Using the FloatTheTurn Push/Fold App
Unfortunately, sometimes you start to run short of chips. I had called a 12 big blind all-in with 8-8 out of my 32 Big Blind stack and lost to A-J. With no playable hands, my 20 big blind stack dwindled to 15, so I pulled out my iPhone and launched the FloatTheTurn Push/Fold App.
The App assumes you are either going to go all-in (push) or fold. The GTO (Game Theory Optimal) calculations are only correct if you are either going to push or fold – and never call or open raise less than all-in. With more than 12 big blinds, I knew I might not go all-in with all hands – such as the best preflop hands – so I used the adjustment button to tighten up by removing 10% of the hands from the range displayed to compensate for the fact that some of the best preflop hands will not be in my pushing range.
For the first hand – UTG + 1 (Hijack with just six players at the table), and with 15 big blinds, the App displayed this range:
While the dealer was shuffling the cards, I set the iPhone in my drink cup where I could see it, but no one else would see it directly, so I would not need to touch the phone during the hand. It is perfectly legal in most card rooms to have your phone on as long as you do not touch it during the hand.
I find it handy to look at the range during the deal, peek at my cards, look down at the iPhone if necessary, and then make a push/fold decision (or raise in this situation with top hands). If I fold, I touch “Next” and it moves to the next position. If I push and no one calls, I touch “Steal” and it adds 2 big blinds to my stack size and then moves to the next position. If I push and get called, I either have a much larger stack, or get to go home.
I pushed successfully, using the App, three times over the next 12 hands or so. Pushing works well because when you get a “steal”, you win blinds and ante, allowing you to last for another orbit. But I also went through the blinds a fee times, and called a min-raise once and lost. I looked down at Ks-5s in this position.
I pushed all-in and everyone folded. I got to steal the pot with a hand I would never have pushed without the App.
The fifth time I used the App, UTG had limped and I had A-5 suited on the button. The charts do not say what to do after someone has limped, but I decided to raise all-in, assuming the limper was weak. He called with A-J, but I got lucky to spike a 5 and double up. Perhaps I should have been a bit more cautious when facing a limper!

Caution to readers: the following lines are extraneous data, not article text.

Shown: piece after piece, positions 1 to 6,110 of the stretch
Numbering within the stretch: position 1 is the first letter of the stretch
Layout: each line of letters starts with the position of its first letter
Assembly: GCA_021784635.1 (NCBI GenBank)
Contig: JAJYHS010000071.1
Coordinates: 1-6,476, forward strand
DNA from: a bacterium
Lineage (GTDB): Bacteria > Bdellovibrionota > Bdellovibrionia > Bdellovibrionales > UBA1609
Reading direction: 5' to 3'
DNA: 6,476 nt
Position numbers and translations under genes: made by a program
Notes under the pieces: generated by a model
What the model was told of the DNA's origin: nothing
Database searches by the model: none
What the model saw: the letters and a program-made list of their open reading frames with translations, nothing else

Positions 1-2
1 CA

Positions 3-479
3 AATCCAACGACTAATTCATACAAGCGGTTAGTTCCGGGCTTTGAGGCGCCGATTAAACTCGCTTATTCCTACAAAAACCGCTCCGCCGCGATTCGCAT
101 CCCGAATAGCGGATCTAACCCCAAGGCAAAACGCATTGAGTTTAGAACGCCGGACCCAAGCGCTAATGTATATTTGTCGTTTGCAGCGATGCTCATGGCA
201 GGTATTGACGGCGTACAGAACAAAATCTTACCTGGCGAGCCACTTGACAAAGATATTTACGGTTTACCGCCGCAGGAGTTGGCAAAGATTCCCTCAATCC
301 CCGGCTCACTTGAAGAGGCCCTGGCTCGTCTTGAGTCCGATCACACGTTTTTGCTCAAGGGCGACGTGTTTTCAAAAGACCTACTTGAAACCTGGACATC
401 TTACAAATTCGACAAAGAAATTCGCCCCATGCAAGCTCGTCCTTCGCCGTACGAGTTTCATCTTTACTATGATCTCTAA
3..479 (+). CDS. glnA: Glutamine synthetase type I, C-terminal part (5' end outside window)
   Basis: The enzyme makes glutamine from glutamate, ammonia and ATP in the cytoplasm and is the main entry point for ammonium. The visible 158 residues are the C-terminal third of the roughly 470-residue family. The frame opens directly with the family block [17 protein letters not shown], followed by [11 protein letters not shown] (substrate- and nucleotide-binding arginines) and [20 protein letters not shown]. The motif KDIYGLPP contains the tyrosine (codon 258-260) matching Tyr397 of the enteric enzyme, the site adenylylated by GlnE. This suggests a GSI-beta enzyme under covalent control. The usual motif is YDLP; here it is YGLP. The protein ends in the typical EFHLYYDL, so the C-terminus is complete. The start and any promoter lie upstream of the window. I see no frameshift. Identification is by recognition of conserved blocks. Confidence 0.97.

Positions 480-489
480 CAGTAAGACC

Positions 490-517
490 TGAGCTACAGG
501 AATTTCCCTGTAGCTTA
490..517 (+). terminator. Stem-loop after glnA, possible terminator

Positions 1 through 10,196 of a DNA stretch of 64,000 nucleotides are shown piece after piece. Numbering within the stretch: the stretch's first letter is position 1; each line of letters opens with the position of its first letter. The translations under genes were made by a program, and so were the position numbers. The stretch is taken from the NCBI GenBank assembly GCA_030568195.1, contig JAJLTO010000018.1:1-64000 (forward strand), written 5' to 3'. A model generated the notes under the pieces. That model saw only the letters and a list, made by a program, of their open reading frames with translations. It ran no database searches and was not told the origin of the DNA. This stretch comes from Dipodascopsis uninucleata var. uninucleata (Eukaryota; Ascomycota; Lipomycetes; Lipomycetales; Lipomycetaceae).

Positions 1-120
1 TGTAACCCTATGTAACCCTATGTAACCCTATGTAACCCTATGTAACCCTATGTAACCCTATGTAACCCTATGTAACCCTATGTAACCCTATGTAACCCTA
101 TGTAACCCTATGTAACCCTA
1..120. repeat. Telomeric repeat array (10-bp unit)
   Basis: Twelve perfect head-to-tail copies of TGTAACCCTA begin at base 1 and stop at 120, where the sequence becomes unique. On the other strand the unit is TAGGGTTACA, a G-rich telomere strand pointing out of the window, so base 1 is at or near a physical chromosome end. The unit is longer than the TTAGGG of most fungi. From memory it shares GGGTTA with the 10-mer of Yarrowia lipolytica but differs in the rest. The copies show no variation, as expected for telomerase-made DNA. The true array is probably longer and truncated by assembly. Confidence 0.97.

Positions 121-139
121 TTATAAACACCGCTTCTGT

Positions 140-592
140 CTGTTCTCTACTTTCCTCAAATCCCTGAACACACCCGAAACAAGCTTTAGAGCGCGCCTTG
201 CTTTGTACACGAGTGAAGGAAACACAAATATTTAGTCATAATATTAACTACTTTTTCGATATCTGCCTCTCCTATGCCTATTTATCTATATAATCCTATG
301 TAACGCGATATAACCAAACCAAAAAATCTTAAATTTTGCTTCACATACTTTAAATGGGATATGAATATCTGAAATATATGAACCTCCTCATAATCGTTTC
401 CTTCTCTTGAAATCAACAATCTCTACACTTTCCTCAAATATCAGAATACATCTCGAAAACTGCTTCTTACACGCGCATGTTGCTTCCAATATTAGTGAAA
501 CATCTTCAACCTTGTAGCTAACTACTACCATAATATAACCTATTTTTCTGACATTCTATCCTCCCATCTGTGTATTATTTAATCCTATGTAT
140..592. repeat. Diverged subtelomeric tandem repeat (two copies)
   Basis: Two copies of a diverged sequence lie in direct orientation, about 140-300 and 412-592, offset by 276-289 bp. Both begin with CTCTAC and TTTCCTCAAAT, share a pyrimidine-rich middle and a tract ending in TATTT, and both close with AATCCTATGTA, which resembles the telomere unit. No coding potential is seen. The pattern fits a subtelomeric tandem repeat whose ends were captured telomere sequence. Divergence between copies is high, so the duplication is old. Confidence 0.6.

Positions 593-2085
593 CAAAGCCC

The next hand, someone busted at the other table, and we were down to the final table.
As play continued I build quite a stack as we went from ten players down to four.
When we got down to four players, by playing aggressively and winning more than my fair share of the pots, I had 1,200,000 chips – about half of all chips in play. Because of some good luck, it only took six hands to end the tournament.
I opened to 2.2 big blinds from UTG (also the cutoff 4-handed) and the player on my left, the button, 3-bet lal-in. My A-A easily took out his A-7.
A couple hands later I opened with Js-9s and the big blind went all-in with his short stack. Due to getting excellent pot odds, I called and beat his A-8 when a Jack appeared on the flop.
Now we were heads-up. I had about 1,900,000 chips and my opponent had 600,000.
I open raised to 3 big blinds on the first hand with 9-7 offsuit – I was feeling a little frisky. She 3-bet all-in and I folded.
I suspected she was probably in a hurry to end it, given she pushed for 50 big blinds. My best strategy for this situation is to wait for an Ace, King, or pair and then call the all-in.
On the second hand, she open-raised all-in for 50 big blinds. Thinking she was pushing with an incredibly wide range, perhaps as wide as any two cards, I called with A-7 and took out her 7-5.
At my casino, a single-winner victory is quite rare because most players usually opt to chop the prize pool when only a few players remain. I decided not to chop because I have studied the game diligently and came prepared to play. This time it worked out well for me.
If you want to learn more about these plays, check out our new book – Bluff: How to Intelligently Apply Aggression to Increase Your Profits from Pokers